Plus, it happens to all of us — no matter the level. I’ve actually read about stopping behavior that occurs in journalism but it’s really not that much different in screenwriting i.e., anything written that STOPS, PAUSES, or CAUSES your reader to jump out of your story — even if only for a moment.

Now there’s no way to know for sure what will take the person reading your script out of your story… There’s a lot of little things… TINY things that we do not all share.

I consider these more OCCUPATIONAL HAZARDS because you simply cannot know what’s going to make a particular person stop reading your screenplay.

Having said that, there are definitely BIG THINGS to avoid…

  • Camera directions

  • Reader asides

  • Formatting errors

  • Typos

  • Lengthy paragraphs

  • Small amounts of whitespace

  • Unbelievable character action

  • Unbelievable character dialogue

  • Too much character dialogue

  • Incorrect use of the elipsis

  • Screenplay too long

  • Screenplay too short

  • Cliché characters

  • Characters that sound the same

  • Characters explaining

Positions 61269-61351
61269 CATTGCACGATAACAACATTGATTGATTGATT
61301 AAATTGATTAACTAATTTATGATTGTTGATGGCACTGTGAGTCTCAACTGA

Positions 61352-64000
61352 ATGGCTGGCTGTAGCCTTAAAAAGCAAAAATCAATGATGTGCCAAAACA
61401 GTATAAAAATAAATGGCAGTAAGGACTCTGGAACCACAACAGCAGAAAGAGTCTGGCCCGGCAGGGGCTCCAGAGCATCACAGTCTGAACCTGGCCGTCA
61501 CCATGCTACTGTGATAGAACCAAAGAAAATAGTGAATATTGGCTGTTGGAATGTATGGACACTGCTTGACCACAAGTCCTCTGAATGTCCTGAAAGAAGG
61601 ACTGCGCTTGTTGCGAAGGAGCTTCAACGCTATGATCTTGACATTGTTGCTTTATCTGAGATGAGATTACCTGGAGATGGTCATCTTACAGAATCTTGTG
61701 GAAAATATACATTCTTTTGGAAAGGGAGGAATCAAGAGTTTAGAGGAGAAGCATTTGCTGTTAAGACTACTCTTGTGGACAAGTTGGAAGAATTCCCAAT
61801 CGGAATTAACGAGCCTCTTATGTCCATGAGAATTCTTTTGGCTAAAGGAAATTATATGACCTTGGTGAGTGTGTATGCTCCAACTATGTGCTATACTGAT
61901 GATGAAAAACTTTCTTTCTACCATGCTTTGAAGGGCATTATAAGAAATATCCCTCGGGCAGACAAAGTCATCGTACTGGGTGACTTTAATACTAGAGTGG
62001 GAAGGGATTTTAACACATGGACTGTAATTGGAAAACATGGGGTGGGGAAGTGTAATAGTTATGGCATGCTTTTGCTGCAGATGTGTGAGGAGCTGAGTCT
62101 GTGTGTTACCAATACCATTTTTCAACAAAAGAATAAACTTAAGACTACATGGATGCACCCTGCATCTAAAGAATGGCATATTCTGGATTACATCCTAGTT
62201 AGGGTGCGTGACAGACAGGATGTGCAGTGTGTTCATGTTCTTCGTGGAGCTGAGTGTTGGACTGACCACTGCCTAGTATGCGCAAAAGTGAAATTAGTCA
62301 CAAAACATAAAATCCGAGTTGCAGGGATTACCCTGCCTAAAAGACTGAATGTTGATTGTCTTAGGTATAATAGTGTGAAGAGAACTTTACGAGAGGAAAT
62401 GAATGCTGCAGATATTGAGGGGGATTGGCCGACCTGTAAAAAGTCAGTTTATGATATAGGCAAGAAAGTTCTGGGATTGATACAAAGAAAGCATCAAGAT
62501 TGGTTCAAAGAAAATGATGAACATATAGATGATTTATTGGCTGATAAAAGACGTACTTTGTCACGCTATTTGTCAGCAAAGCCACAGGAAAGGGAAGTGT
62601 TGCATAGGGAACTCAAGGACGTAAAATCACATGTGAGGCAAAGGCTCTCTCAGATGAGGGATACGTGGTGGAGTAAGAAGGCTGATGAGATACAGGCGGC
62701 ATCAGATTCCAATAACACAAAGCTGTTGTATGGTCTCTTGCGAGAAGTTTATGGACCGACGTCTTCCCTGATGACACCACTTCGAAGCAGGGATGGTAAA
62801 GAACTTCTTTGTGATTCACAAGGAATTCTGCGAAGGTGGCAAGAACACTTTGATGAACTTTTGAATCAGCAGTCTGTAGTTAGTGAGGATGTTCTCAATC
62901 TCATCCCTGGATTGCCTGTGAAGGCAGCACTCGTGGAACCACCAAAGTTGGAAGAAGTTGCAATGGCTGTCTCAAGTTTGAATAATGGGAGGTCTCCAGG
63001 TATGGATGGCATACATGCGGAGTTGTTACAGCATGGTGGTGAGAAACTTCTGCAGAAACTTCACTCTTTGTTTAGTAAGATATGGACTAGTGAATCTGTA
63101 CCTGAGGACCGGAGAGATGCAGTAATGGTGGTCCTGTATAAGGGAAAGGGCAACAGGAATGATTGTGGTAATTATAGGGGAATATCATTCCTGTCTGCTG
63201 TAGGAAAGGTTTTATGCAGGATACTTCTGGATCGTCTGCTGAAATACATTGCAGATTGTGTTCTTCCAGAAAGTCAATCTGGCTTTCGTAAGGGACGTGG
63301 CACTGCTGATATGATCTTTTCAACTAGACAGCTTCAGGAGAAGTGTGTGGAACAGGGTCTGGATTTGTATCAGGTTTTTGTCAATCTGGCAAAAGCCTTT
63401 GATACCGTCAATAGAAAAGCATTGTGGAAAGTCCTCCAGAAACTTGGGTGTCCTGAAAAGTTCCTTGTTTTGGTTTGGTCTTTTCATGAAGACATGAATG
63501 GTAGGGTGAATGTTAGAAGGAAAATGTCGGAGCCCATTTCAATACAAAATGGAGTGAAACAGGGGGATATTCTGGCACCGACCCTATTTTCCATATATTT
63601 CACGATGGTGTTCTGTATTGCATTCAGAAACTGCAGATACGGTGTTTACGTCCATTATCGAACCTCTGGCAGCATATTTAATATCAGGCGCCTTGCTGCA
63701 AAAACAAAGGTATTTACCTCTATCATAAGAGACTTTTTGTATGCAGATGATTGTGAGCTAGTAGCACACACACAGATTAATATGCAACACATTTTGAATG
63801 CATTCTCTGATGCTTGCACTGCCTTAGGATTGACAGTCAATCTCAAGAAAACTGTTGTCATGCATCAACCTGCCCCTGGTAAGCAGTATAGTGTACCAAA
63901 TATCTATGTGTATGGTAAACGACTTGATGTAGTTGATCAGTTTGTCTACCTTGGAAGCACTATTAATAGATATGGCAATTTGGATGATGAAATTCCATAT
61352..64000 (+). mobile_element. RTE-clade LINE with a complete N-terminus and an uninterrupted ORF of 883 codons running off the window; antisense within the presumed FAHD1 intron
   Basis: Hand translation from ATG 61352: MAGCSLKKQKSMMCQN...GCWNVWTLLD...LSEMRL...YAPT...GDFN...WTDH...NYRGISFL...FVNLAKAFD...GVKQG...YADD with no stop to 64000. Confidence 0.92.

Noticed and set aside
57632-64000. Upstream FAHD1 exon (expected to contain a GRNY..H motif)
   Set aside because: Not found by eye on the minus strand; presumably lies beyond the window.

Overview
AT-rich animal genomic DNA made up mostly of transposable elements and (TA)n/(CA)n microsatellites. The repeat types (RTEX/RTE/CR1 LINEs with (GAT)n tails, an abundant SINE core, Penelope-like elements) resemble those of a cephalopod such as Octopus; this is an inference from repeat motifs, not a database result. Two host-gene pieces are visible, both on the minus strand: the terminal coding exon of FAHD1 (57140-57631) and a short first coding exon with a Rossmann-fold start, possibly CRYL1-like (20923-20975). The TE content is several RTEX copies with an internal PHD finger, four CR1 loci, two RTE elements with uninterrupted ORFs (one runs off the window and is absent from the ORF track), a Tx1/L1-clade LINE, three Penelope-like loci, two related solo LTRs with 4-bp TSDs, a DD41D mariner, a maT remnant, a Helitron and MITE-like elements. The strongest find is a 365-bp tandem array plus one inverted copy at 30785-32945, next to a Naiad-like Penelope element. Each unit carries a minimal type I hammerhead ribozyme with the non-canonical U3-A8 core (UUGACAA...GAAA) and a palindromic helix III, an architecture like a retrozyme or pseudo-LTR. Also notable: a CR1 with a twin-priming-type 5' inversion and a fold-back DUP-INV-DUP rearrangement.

• Characters without agendas

  • Characters without descriptions

  • Characters with too much description

  • Characters without introductions

  • On the nose dialogue

  • Derivation

  • Not resolving the central question of the story

  • Boring story

  • Telling us what song to use in a particular scene

  • Too much passive voice

  • Wrong font

  • No ending

I could go on with this but you get the idea… This is just what’s IN your pages… LOL. What about your package? True, a lot of screenplays get sent via email although I personally would never do that… But it does happen every day… However, I’m talking about hard copy screenplays that get sent through the mail or some delivery service.

Had I not seen scripts with these kinds of problems, I might not have believed it but WOW… It happens and you’d be surprised how much it happens:

  • Scripts arriving in 3 ring binders

  • Scripts arriving in comb binding

  • Scripts printed on both sides of the paper

  • Scripts arriving with color covers

  • Scripts arriving with artwork on the cover

  • Scripts arriving with artwork on the title page

  • Scripts arriving with no brads

  • Scripts arriving with 3 brads

  • Scripts arriving with brads that cut your fingers

  • Scripts arriving with brads that are too short

  • Scripts arriving with brads that are too long

  • Scripts arriving with a page that lists the cast of characters

  • Scripts arriving in with each page in clear plastic sheet containers